Dee Gordon hits his first home run, two bench players push the limits of bad batting, Chris Davis keeps hitting, Clay Hensley exposes the unearned run, Derek Jeter hits cleanly in three of his five at-bats (or does he?), and more.
Five things I wanted to write about happened in last night’s games, but none of them was substantial enough on its own for an article. The solution: drop all five unrelated observations (plus a few more for good measure) into the same article draft and call it a column. Trick of the trade.
Derek Jeter goes 3-for-5 and gets accused of steroid use by this one guy I talked to
I live in a baseball discourse bubble.
Despite facing divisional heavyweights in the Phillies and the Braves, the Marlins might have what it takes to play in October.
In the world of fantasy baseball, stars and scrubs is a viable fantasy strategy in auction leagues. Take a large chunk of the dollars you have and allocate them toward the league’s finest, then use the remainder of your cash to fill out your roster as best as possible. In real baseball, this strategy falls apart. There has to be some level of complementary talents for the team to win. The most recent example might be the Mariners, who had Ichiro and Felix Hernandez, but finished with the league’s second-worst record in 2010.
The Marlins certainly have the star portion down. Hanley Ramirez is arguably the best shortstop in baseball and one of the game’s best players overall. Josh Johnson shares a similar distinction for starting pitchers. It’s hard to find too many teams who have better one-two punches in star and performance value than the group assembled in South Florida. Where the Fish stood to improve heading into the offseason was the rest of their roster, and despite trading Dan Uggla, they did just that.
Who will round out the rotations of the Cleveland Indians and Florida Marlins?
Mitch Talbot has spent seven seasons in the Minor Leagues and his hard work has finally paid off. He spent most of 2009 and all of '08 and '07 in Triple-A Durham, the Tampa Bay Rays affiliate, where he has shown steady improvement. Talbot has shown good control and an above-average ability to strike hitters out; the question now is whether or not that can translate to the Major Leagues.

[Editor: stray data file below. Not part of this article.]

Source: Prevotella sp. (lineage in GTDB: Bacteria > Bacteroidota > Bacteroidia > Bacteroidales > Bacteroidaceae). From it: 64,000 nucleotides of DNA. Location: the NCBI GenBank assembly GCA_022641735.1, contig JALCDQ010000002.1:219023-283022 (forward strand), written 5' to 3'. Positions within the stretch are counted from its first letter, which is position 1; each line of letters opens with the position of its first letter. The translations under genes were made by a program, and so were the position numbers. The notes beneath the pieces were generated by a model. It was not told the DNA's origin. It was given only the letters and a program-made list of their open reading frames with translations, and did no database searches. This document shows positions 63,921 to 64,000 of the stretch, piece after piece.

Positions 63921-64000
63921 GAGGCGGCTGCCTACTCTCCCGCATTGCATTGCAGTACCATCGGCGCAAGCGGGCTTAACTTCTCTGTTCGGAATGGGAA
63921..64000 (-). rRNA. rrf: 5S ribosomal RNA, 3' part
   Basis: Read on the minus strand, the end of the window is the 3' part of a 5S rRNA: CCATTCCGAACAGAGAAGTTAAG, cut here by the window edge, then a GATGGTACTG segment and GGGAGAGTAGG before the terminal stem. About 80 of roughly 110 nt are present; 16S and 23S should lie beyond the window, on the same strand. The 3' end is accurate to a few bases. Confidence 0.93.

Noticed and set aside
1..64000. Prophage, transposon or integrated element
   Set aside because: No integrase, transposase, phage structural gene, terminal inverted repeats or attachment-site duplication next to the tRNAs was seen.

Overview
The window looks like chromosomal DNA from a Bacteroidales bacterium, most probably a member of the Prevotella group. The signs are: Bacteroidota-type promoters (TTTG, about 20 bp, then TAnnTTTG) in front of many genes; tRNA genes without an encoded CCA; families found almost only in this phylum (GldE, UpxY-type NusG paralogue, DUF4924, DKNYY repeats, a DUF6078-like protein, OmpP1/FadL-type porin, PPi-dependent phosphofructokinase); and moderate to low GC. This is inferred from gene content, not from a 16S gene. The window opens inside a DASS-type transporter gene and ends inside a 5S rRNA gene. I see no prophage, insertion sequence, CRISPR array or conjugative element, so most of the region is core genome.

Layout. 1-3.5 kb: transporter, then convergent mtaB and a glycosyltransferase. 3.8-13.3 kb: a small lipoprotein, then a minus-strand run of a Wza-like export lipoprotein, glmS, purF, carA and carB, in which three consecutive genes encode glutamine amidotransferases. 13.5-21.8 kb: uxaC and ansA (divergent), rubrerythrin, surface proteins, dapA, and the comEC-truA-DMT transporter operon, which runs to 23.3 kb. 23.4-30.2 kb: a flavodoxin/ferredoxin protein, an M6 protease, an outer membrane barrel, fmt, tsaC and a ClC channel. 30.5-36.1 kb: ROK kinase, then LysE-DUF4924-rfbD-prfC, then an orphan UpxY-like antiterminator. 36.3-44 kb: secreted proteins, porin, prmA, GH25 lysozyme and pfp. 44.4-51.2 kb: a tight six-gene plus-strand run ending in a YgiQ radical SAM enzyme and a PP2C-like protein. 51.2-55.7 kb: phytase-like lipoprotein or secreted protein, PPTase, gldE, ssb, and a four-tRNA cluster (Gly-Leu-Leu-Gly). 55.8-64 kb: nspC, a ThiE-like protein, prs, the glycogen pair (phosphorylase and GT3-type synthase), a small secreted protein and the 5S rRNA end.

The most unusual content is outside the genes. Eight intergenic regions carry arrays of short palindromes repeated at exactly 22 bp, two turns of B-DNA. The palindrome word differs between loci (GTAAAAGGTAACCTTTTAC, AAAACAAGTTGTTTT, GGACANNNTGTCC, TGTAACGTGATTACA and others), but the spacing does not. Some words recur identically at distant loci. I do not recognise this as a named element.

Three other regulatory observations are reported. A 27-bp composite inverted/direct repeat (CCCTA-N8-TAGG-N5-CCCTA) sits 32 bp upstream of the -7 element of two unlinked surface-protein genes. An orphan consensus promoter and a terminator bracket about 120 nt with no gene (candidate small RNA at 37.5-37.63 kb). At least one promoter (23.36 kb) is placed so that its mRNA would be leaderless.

The 2007-09 stats on Talbot's line above only include his nine and two-thirds innings at the Major League level with the Rays in '08. I think it is safe to say that that can be ignored. As far as projections, PECOTA's seems realistic except it may be underestimating the amount of innings he will be pitching in Cleveland. I would expect a WHIP between 1.3 and the low 1.4's as opposed to the 1.5 PECOTA expects simply because he is a control pitcher who has held Triple-A hitters to a 1.36 WHIP in 376 innings.
Before all the IBA ballots are counted, staff picks give a hint as to what hands the awards may find themselves in.
It was the best of times, it was the worst of times. Travis Hafner posted the highest OBP in the AL while nobody noticed, while Neifi Perez ended up getting playoff PT. The young guns had their day and then some. Jermaine Dye gave a lengthy spanking to his 90th percentile PECOTA projection (PECOTA's .288/.359/.516 versus an actual .315/.385/.622). The crop of AL rookies included a guy with a 0.92 ERA finishing third, and rooks like Jered Weaver (105:33 K:BB) and Francisco Liriano (144:32) threatening to be Johan Santana's biggest challengers in 2007. The National League featured tighter races, including a four-way brawl for the Pitcher of the Year and another impressive crop of newbies.
Eight staff members weighed in on the season that was, casting their ballots for the Internet Baseball Awards. We summarized their findings below, and then let them have their individual say.
Bill Stoneman and Mike Scioscia get rewarded for 2002. The Indians and Rangers swap pitching prospect for hitting prospect. The Yankees grab Armando Benitez in a non-Sierran move. The Jays get a steal in Stewart-for-Kielty. These and other tidbits, plus a full array of Kahrlisms, in this edition of Transaction Analysis.